This Soreness Thing

A recent internet blog points to extreme muscle soreness as the best indicator that "all is well in muscledom". Not so fast-- merely using soreness as a critical indicator of an effective workout is not the”ticket”.. What we do know about muscular soreness is that it is due to micro-trauma of the tissue, as a result of mechanical stress (and possible calcium leakage) to a particular target group.

Suppose you punched the wall with great force-Think that would make your fist and/or wrist sore? What about sleeping on the floor or couch in an unfamiliar, or less than comfortable position? Think you might get sore from that? Hardly indicators of fitness progress.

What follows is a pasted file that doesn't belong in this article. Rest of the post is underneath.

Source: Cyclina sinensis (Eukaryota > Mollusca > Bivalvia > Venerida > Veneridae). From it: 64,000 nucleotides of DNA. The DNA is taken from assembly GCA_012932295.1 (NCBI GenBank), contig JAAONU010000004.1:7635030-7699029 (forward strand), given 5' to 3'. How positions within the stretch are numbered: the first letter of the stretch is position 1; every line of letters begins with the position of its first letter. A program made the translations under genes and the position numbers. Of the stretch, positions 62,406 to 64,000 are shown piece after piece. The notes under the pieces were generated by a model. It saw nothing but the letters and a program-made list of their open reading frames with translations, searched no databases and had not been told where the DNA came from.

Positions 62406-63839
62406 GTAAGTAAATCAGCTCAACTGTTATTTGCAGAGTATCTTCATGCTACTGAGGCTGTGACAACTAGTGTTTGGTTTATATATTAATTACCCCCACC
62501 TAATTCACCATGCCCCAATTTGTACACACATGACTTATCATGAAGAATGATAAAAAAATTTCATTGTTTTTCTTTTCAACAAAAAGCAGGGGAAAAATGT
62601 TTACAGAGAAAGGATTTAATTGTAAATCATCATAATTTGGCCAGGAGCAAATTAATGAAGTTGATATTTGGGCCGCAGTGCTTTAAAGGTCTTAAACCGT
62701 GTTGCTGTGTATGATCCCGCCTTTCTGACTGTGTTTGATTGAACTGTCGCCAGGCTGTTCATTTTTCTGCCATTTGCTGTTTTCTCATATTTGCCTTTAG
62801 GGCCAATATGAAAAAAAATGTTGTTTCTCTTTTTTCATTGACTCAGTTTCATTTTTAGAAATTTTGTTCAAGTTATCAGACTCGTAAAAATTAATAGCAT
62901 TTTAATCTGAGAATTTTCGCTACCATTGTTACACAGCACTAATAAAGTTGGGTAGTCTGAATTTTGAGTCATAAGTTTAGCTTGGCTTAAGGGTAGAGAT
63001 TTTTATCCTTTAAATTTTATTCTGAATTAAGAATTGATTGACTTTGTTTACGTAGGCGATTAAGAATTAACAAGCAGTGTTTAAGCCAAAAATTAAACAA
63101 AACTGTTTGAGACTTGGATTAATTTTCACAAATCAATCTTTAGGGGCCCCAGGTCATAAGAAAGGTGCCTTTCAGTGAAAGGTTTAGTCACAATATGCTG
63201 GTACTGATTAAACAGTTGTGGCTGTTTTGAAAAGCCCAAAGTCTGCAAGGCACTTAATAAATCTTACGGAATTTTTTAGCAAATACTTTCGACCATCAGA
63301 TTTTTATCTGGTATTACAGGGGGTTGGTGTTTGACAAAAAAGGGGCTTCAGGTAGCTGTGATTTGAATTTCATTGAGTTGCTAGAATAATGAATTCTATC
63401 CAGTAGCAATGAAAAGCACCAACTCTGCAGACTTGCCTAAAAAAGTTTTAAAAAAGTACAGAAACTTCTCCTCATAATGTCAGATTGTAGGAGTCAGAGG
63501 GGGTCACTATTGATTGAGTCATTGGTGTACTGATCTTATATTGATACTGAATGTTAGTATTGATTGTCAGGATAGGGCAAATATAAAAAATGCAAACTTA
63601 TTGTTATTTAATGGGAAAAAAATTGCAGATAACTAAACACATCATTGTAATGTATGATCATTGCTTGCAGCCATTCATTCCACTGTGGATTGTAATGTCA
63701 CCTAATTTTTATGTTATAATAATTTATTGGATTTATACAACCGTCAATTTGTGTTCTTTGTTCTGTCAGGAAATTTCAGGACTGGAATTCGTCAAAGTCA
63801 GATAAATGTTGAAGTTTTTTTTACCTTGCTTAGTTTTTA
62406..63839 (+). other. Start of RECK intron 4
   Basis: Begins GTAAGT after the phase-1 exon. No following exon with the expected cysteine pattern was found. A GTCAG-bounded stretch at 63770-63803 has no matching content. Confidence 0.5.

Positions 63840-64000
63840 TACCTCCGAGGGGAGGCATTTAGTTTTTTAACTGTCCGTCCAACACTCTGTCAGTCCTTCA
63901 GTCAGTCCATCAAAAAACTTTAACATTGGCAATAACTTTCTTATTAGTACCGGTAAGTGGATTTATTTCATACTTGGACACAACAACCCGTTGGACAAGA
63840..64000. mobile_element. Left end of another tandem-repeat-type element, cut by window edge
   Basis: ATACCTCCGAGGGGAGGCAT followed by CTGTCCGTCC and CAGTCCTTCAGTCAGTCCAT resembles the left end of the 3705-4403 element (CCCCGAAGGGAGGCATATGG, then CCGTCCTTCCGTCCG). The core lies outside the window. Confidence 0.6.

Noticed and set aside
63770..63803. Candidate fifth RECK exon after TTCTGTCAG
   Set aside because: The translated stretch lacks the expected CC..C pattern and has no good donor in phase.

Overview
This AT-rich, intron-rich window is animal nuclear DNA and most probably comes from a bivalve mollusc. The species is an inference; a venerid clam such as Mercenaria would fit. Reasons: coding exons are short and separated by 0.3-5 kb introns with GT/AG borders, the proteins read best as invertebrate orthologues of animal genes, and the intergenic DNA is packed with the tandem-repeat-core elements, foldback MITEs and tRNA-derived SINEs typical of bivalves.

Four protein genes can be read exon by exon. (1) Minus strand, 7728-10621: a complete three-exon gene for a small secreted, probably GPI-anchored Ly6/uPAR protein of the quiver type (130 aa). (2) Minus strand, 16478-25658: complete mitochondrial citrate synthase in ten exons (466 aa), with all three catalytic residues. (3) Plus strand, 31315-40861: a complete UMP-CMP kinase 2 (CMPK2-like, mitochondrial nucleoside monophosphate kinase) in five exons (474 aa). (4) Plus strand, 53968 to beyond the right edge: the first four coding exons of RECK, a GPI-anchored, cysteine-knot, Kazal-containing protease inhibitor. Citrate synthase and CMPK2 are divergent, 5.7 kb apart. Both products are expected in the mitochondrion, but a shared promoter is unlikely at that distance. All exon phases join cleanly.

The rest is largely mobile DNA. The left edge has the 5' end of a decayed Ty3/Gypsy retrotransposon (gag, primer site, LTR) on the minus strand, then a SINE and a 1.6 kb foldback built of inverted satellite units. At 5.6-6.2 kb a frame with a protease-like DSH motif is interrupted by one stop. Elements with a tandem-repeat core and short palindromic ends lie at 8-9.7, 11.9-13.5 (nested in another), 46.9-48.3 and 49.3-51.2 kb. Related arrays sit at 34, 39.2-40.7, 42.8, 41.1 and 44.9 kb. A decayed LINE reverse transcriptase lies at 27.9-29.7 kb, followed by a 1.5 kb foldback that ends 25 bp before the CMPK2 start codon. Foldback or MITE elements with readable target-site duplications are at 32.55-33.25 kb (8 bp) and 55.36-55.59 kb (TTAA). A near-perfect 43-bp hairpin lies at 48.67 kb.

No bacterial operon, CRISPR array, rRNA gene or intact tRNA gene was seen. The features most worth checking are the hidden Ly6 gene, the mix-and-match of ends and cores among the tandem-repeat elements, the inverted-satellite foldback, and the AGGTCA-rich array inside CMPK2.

On the other hand, one may have a great workout and become somewhat sore, or a great training session and hardly feel any muscular awareness. Simply seeking soreness should not be your sole guideline. Most people get sore following a workout after an extended layoff, or from using a different movement (one they are not accustomed to). Sometimes soreness can even be "distal". For example, when someone is suffering a heart attack and the heart muscle is actually in trouble, the pain (soreness) is radiating into the shoulder or arm.

Some more precise examples of gauging progress are:

  • achieving an increase in the amount of weight being used
  • achieving more repetitions with the same (or even greater) weight
  • performing the same (or even greater) amount of work in a shorter time frame

Train hard, and train smart...

-Eric Shrieves